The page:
I ‘self-experimented’ to compare a vegan diet with eating meat – this is what I found out

This article, written by Professor Eric Robinson, Institute of Population Health, was originally published by The Conversation.

Three years ago I was briefly dating a primary school teacher who happened to be a part-time animal rights activist. The experience made me make a decision I’ve been living with ever since. Veganism.

Last year I concluded that as a scientist I finally needed to study what effect this decision was having on me and decide whether I should stick to veganism for life or give it up.

By conducting a “self-experiment”, the results of which were recently published in Physiology and Behaviour, I found that veganism had benefits for my waistline, did not reduce the pleasure I derived from eating and – contrary to some previous research that suggested a vegan diet could increase the risk of depression – had no effect on my mental health whatsoever.

For most of my adult life I’d dabbled with pescatarian and vegetarian diets, but they never fully stuck. Then single at the beginning of 2020, I was on a dating app looking for love and met the vegan schoolteacher. But not any vegan schoolteacher. A vegan schoolteacher who was passionately vegan for ethical reasons and the belief that any other lifestyle inflicts unnecessary suffering on animals.

By date three or four I’d done my research and veganism convinced me. Animals bred for dairy produce and or to be slaughtered for meat live miserable lives and with decent vitamin supplements, there is no biological need to eat meat, dairy or fish. So I decided it was time to try veganism.

Things didn’t really work out with the primary school teacher and there wasn’t a date six, but my initial commitment to veganism did last. Then a month or two later, the pandemic hit. During the lockdowns I perfected my vegan culinary repertoire and came out of that period a more knowledgeable and skilled vegan cook.

But coming out of the pandemic revealed something about veganism – often, it’s not much fun. Although the number of people identifying as vegan has been on the rise in recent years and lots of restaurants have changed their menus to accommodate this need, a lot haven’t. At times you need meticulous planning, forward thinking and a keen eye for “vg” symbols on online restaurant menus.

At times I also wondered if I was depriving myself of a great pleasure – enjoyment of food, as surely the more limited meals you can make as a vegan comes at some cost?

Are vegans unpopular?

Something I also noticed, which turns out to be well supported by academic research, is that a lot of people weren’t all that fond of us vegans. Studies indicate that people described as vegan are perceived more negatively, as being less likeable and participants in studies report being less open to friendship with vegans than non-vegans, on average. Based on my experience, you can also add “being open to dating” to that list. I was promptly unmatched by multiple dating app matches when veganism came up.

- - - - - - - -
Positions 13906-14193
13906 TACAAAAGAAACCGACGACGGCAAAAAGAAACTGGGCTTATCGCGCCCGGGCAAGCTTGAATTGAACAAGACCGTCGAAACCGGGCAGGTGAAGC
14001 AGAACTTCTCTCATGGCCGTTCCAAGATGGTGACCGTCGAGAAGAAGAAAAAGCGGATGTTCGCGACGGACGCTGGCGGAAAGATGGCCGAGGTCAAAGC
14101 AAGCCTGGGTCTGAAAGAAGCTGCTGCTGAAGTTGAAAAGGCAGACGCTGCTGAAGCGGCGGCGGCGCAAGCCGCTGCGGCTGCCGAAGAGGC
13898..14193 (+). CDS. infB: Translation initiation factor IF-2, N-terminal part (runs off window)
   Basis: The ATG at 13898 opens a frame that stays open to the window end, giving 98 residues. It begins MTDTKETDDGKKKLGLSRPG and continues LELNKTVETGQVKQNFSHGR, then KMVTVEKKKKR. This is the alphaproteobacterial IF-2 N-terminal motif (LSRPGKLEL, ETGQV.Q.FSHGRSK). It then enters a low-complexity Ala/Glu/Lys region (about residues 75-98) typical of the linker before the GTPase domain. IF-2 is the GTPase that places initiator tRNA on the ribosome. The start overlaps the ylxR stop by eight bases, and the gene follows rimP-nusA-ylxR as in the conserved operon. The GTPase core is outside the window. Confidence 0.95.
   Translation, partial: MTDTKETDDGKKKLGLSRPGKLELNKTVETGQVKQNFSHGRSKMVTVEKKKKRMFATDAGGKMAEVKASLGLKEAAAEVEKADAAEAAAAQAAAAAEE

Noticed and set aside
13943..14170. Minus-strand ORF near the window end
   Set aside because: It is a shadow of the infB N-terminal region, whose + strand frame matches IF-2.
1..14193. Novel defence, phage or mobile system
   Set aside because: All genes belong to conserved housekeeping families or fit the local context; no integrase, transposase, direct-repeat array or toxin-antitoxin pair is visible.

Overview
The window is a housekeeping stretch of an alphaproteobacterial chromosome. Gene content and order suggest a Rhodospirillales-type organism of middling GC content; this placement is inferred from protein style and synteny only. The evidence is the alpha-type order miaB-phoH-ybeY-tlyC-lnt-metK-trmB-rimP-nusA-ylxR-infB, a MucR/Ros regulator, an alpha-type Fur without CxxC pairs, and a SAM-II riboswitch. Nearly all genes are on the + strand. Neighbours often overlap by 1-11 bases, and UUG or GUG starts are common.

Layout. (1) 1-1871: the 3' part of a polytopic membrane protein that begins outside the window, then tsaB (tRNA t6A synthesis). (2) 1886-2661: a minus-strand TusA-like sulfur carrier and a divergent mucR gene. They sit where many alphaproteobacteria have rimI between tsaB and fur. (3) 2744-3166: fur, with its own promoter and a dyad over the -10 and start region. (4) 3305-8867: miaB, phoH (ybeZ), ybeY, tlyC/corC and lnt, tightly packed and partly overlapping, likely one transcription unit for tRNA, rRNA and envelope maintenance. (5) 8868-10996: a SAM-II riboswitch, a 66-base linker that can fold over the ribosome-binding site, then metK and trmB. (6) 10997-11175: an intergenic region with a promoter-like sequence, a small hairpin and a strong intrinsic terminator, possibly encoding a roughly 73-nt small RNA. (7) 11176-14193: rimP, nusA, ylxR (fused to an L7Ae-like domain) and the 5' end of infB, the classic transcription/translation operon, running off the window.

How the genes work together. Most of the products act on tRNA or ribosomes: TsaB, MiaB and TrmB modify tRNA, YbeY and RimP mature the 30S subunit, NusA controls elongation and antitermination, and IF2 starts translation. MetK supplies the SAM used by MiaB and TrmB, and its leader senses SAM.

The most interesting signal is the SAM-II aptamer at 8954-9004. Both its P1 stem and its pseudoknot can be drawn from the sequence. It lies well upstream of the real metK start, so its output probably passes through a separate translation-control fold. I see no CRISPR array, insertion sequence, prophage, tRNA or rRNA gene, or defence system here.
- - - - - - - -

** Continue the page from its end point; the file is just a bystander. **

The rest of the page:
There is a happy ending to my search for love though, as I eventually met my now fiancé. But the anti-vegan bias nearly intervened there too. It was only on our first date that I mentioned veganism and at that point she said she probably wouldn’t have met me had she known about it beforehand.

Where does the bias come from? One explanation is the media. A study of UK news found that 73% of references to vegans were written in a negative light.

Another, perhaps more complicated explanation, is guilt. It has been hypothesised that people often have strong negative attitudes towards vegans to protect or disguise their underlying guilt that they too should be doing more to reduce animal suffering or help the environment. Although this sounds distinctly Freudian, some studies have provided evidence in support of this idea.

Questioning veganism

And so, as I struggled to understand my new unpopularity, after a year and half of trying veganism, my commitment started to waver. Around that same time, I came across a scientific article discussing the possibility that veganism may be bad for mental health. Really?

This caused me to start looking at as much scientific literature I could get my hands on. And it turned out the veganism-mental health link was more complicated than a first look might suggest.

For example, some studies have found that depression is more common among vegans than non-vegans. But that could be because people with depression are more likely to try veganism to improve their mental health. A small number of studies interestingly suggested that vegans are less likely to have overweight or obesity and so veganism may be beneficial for body weight. But again, maybe it’s just the case that the type of people who are thin are more likely to be attracted to veganism. However, I couldn’t find any scientific evidence on whether vegans derive less pleasure from their vegan diets than non-vegans do from their diets of dairy, meat and fish.

So, at the end of 2021 I decided that I would find out what effect veganism was likely to be having on my own mental health, my body weight and the pleasure I derived from eating. I didn’t have scientific grant funding to conduct the gold standard of a large randomised control trial – but I did have the time and inclination to conduct a study on myself.